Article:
Writing schedule...

I wish I could say that I write eight hours a day, five days a week, but that's just not the way my life goes. When I'm in research mode,. I'm always working, though: reading, outlining, bookmarking resources. My most striking ideas seem to come during three activities: driving, showering, or walking/running. I do have a regular weekly writing date with a good friend of mine who also has a busy life. It's the only way we can guarantee to get a specific amount of work accomplished. Now, when I'm writing for hire and have a deadline, I tend to be more methodical in my writing schedule.

Editing and number of rewrites...

As many as it takes! No fewer than three drafts: the rough draft, which I do in longhand; the first edit, which occurs as I'm typing the rough draft into the computer; and the second revision, which again is done in pen and ink on the printed-out manuscript. I am much more creative with a pen in my hand than directly on the keyboard.

7. “I think I have a good idea for a story, bit I don’t know where or how to begin. Your process may not work for me. Any advice?”

The instructor of that adult-education creative writing class gave me the best advice: Just start writing. Write one true sentence. Don't worry about where it's headed or how you'll get there. Just start writing. And he was so right! I tutor at the Naval Academy's Writing Center, and students come in every week with the same problem: they don't know how to start. I ask them to tell me a little about their paper, and they launch easily into a discourse. Then I tell them to write down exactly what they've just verbalized to me. It works like a charm! For some reason, "talking it out" seems to blow away the cobwebs holding them down.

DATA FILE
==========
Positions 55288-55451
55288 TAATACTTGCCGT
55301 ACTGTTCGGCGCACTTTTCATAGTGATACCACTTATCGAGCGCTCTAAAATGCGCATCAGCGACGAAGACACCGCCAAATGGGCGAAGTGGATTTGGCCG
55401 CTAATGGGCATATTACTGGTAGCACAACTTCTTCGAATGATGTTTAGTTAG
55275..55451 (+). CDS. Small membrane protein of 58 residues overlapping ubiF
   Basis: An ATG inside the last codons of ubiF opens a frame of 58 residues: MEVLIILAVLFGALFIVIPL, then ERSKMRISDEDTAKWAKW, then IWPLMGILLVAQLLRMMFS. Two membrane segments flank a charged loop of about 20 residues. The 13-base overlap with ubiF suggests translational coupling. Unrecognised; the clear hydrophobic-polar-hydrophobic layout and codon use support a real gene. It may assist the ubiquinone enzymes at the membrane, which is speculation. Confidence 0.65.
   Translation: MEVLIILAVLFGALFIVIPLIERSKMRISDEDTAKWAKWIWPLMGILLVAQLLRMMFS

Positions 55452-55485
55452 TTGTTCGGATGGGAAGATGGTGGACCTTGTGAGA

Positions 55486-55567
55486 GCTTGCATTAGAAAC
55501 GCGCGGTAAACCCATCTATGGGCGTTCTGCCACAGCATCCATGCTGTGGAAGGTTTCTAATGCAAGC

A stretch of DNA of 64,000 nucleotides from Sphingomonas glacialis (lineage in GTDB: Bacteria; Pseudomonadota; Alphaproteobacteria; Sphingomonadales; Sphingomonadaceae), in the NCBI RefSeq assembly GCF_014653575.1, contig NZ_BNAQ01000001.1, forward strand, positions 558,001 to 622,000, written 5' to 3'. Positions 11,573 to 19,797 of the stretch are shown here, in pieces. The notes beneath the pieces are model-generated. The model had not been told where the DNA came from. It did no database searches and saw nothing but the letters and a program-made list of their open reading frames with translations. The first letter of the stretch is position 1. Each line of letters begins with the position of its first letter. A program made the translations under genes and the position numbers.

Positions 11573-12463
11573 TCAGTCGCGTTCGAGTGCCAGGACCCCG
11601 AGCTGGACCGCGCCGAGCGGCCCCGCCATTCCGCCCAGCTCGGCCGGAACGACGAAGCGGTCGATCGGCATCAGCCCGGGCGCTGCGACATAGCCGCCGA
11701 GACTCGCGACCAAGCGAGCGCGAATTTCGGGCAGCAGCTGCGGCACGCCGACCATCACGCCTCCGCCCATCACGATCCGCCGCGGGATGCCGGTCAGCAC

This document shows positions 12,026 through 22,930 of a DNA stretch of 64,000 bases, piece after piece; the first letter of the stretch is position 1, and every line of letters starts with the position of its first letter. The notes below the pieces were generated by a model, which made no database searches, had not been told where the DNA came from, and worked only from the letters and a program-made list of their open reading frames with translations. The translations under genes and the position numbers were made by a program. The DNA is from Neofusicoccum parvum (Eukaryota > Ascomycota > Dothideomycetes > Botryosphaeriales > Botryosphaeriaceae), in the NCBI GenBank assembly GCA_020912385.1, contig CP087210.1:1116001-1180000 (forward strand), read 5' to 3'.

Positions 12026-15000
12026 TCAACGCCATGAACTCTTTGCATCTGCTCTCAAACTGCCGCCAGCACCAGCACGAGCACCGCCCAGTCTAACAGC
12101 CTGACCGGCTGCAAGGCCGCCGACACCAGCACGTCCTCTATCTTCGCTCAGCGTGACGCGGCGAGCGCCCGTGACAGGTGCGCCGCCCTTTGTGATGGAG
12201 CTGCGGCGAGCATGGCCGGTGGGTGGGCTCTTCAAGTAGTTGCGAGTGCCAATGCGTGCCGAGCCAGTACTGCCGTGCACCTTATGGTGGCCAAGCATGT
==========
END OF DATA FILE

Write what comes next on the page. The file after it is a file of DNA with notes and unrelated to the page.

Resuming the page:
8. I saw a great T-shirt the other day which read ‘Every great idea I have gets me in trouble.' What is your philosophy of life?

"Dog" spelled backwards is "God." If we lived as simply and happily as they do, we'd be a lot better off as a species! As Mahatma Gandhi said, "The greatness of a nation and its moral progress can be judged by the way its animals are treated."

9. Please tell me you’re not going to stop writing? What’s next for you?

I'm working on a nonfiction pop-reference book on the history of human body odor. Working title: WHIFF: Human Aroma Through the Ages. (I told you to expect the unexpected.)

10. Where can people find more information on you and your projects?

My website,, has lots of information about me and my novels. Readers of my nonfiction dog books can find me at, both of which are on the same site. I also have a blog of lists: homophones, odd street names, words that are no longer used in their literal meanings, etc. Crossing Polansky (a desperate attempt to humorously blend the film title Crossing Delancey with my cross-genre writing persona) can be found at, and I welcome suggestions for new lists, as well as suggestions for a new blog title! In fact, I think I see a contest coming down the pike...